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Economic Currents

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Q & A: Da Budget, Compromise and Policy Failures

Posted February 16, 2012 | Categories: Q&A, Blog
1.Another busy week with lot to discuss. On Monday the President released his budget proposal, by Wednesday had plenty of evidence of continued Euro-Area Policy failures, and by Thursday the House Republicans appeared to have compromised on the payroll tax extension. So much news so little time! lets start with the budget.

The President's budget is interesting as a preview of his election year strategy. We saw early glimpses of the strategy in his State of the Union speech where he is trying to frame the election as choice between his priorities of stimulating the economy and closing the deficit through a combination of spending cuts and tax increases on the wealthiest Americans vs the Republican agenda of large cuts in government spending with no new taxes. The President proposed additional spending in targeted areas such as job-training, research, and infrastructure spending, to be paid for by raising taxes on the wealthiest tax payers and closing corporate tax breaks. One of the surprises was the call to tax dividends at the same rate as regular income for tax payers earning more than $250,000; the same way they were taxed before the Bush tax cuts—set to expire at the end of the year. Overall, he expects the plan would cut the deficit to 3% of GDP by 2017, based in part on somewhat optimistic growth forecasts. Republican's had trashed the proposal before it was even released, so plans for additional stimulus and targeted spending will be dead on arrival.

2. What was the Euro-area policy failure.

In a nutshell, the Euro-Area economy contracted in the fourth quarter of 2011, largely the result of major cuts in government spending throughout the periphery— Spain, Portugal, Italy, Greece, etc. The austerity programs that are being touted as a solution to the debt problems of mostly Southern Europe are contributing to rapid decline in these economies. You can't cut your way into prosperity and growth, and no where is that more evident than in Greece. So the aim of the policies to reduce these countries Debt to GDP ratios is failing and contributing to the continued fears of default in Greece and contagion elsewhere. The troika (EU, ECB, and IMF) is imposing such severe restrictions on Greece that the country will remain in economic decline and chaos for the foreseeable future.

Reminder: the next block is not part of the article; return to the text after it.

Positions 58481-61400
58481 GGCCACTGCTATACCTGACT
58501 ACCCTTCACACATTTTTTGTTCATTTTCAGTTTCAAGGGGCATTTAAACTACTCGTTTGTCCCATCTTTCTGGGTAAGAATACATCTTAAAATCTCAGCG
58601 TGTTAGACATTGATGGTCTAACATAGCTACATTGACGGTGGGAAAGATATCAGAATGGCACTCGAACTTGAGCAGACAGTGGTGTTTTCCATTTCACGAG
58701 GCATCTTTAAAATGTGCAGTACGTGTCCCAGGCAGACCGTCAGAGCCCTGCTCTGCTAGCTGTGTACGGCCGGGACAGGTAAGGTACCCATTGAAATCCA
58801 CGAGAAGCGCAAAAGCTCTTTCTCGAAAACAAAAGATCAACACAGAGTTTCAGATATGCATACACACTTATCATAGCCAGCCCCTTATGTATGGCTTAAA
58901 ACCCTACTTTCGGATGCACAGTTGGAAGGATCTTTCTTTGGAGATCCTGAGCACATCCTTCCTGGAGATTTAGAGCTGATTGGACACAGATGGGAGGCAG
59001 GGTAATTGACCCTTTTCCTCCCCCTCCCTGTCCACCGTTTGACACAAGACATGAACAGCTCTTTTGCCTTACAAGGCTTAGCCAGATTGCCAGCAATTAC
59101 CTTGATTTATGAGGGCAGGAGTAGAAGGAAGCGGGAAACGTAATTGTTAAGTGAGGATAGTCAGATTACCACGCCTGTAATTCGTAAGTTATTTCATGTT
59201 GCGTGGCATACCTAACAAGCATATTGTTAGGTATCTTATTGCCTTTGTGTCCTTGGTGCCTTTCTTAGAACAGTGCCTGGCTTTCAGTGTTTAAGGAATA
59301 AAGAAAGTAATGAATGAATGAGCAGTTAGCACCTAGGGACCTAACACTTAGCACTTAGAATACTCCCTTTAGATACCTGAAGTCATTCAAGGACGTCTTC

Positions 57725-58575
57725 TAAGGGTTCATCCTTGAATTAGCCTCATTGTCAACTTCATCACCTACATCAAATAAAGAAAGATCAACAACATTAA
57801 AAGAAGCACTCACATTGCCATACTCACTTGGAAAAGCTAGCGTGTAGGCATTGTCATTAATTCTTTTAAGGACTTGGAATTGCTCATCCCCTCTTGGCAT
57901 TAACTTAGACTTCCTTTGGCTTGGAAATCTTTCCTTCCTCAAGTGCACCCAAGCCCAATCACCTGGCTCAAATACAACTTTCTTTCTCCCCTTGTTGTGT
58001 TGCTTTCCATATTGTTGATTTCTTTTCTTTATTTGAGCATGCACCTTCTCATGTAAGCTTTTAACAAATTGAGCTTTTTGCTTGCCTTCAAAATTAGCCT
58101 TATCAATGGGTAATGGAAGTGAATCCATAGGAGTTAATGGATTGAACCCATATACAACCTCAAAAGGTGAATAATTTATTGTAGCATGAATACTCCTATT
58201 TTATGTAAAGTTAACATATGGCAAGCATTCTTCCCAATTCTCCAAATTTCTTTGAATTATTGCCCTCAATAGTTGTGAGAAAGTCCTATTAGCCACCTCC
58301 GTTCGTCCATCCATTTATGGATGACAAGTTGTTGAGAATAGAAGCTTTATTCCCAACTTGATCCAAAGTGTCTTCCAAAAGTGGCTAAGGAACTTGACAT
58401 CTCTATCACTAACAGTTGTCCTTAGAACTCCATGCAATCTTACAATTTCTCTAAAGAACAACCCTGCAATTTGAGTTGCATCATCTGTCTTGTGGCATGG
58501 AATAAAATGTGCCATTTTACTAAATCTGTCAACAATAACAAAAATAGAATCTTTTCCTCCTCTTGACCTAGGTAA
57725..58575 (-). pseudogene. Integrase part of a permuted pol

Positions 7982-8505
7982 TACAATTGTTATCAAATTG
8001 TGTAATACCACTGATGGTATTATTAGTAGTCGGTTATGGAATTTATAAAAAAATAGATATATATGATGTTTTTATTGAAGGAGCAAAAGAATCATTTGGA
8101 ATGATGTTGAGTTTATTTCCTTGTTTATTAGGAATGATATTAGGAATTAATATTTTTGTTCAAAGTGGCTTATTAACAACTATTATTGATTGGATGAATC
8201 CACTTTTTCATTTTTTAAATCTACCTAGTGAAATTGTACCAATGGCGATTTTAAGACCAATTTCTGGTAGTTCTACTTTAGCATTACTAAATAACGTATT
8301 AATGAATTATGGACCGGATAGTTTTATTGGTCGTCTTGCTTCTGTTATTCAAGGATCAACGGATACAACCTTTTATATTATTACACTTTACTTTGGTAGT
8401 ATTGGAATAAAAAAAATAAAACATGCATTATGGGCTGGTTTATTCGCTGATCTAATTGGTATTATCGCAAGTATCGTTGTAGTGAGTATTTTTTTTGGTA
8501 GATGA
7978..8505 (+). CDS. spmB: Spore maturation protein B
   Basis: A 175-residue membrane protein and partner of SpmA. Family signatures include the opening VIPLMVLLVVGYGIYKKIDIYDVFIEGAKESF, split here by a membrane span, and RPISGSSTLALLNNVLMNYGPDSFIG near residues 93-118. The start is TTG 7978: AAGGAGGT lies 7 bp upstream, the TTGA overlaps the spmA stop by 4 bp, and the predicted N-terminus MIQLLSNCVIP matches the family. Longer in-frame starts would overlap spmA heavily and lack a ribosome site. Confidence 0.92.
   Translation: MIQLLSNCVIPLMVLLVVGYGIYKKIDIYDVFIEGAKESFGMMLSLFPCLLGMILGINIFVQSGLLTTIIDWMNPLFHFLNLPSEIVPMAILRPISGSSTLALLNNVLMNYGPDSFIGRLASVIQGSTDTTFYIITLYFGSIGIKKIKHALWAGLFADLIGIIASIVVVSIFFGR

3. There must be some good news?

Well the good news is that the potential for an election year backlash has led to a compromise deal to extend the payroll-tax cut as well as unemployment benefits. These were set to expire at the end of this month. Both are crucial to maintaining the momentum the US economy is beginning to demonstrate. The deal should be voted on this week and will extend the 2-percentage-point cut in the payroll tax through Dec. 31, 2012 without requiring that spending be cut elsewhere in the budget or that taxes be increased to cover the estimated $94 billion cost. In addition, unemployment benefits would be extended but the maximum number of weeks that can be collected would gradually decline. This is very important given that there are still more than 5.5 million workers who have been unemployed for more than six months. One interesting twist in the deal is that the unemployment benefit extension is supposed to be paid for from future sales of publicly owned airwaves currently used for television broadcasts. The auction will allow for an increase in wireless internet systems as well as a nationwide communications network for emergency workers.

 

 

-- Carl Bonham

 

 

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